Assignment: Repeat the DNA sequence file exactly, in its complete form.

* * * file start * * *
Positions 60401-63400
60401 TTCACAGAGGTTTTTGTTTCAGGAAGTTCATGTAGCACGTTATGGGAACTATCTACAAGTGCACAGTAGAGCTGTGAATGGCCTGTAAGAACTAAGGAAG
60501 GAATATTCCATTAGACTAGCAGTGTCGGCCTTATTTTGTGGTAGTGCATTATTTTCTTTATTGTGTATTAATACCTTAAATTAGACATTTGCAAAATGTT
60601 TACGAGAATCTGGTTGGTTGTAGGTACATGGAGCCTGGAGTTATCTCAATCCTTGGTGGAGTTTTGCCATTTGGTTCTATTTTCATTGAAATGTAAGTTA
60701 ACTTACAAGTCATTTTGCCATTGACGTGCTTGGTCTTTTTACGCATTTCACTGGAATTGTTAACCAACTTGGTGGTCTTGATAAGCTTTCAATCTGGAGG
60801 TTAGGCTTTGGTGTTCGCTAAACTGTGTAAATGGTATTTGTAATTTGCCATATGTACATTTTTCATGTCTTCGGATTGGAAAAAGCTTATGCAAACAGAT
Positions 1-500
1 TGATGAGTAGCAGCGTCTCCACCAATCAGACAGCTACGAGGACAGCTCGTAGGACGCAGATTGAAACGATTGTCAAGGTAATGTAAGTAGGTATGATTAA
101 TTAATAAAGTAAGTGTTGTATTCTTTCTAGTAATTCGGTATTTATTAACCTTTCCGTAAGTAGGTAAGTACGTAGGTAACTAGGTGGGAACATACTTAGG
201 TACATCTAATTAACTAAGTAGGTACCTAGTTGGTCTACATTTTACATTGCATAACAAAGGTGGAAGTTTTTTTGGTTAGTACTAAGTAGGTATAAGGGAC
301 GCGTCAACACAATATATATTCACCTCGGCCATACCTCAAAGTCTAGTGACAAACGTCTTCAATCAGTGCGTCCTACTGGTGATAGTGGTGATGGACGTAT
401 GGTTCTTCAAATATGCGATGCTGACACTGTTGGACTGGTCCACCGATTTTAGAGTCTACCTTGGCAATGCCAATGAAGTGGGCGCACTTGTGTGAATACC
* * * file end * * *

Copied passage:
Positions 60401-63400
60401 TTCACAGAGGTTTTTGTTTCAGGAAGTTCATGTAGCACGTTATGGGAACTATCTACAAGTGCACAGTAGAGCTGTGAATGGCCTGTAAGAACTAAGGAAG
60501 GAATATTCCATTAGACTAGCAGTGTCGGCCTTATTTTGTGGTAGTGCATTATTTTCTTTATTGTGTATTAATACCTTAAATTAGACATTTGCAAAATGTT
60601 TACGAGAATCTGGTTGGTTGTAGGTACATGGAGCCTGGAGTTATCTCAATCCTTGGTGGAGTTTTGCCATTTGGTTCTATTTTCATTGAAATGTAAGTTA
60701 ACTTACAAGTCATTTTGCCATTGACGTGCTTGGTCTTTTTACGCATTTCACTGGAATTGTTAACCAACTTGGTGGTCTTGATAAGCTTTCAATCTGGAGG
60801 TTAGGCTTTGGTGTTCGCTAAACTGTGTAAATGGTATTTGTAATTTGCCATATGTACATTTTTCATGTCTTCGGATTGGAAAAAGCTTATGCAAACAGAT
Positions 1-500
1 TGATGAGTAGCAGCGTCTCCACCAATCAGACAGCTACGAGGACAGCTCGTAGGACGCAGATTGAAACGATTGTCAAGGTAATGTAAGTAGGTATGATTAA
101 TTAATAAAGTAAGTGTTGTATTCTTTCTAGTAATTCGGTATTTATTAACCTTTCCGTAAGTAGGTAAGTACGTAGGTAACTAGGTGGGAACATACTTAGG
201 TACATCTAATTAACTAAGTAGGTACCTAGTTGGTCTACATTTTACATTGCATAACAAAGGTGGAAGTTTTTTTGGTTAGTACTAAGTAGGTATAAGGGAC
301 GCGTCAACACAATATATATTCACCTCGGCCATACCTCAAAGTCTAGTGACAAACGTCTTCAATCAGTGCGTCCTACTGGTGATAGTGGTGATGGACGTAT
401 GGTTCTTCAAATATGCGATGCTGACACTGTTGGACTGGTCCACCGATTTTAGAGTCTACCTTGGCAATGCCAATGAAGTGGGCGCACTTGTGTGAATACC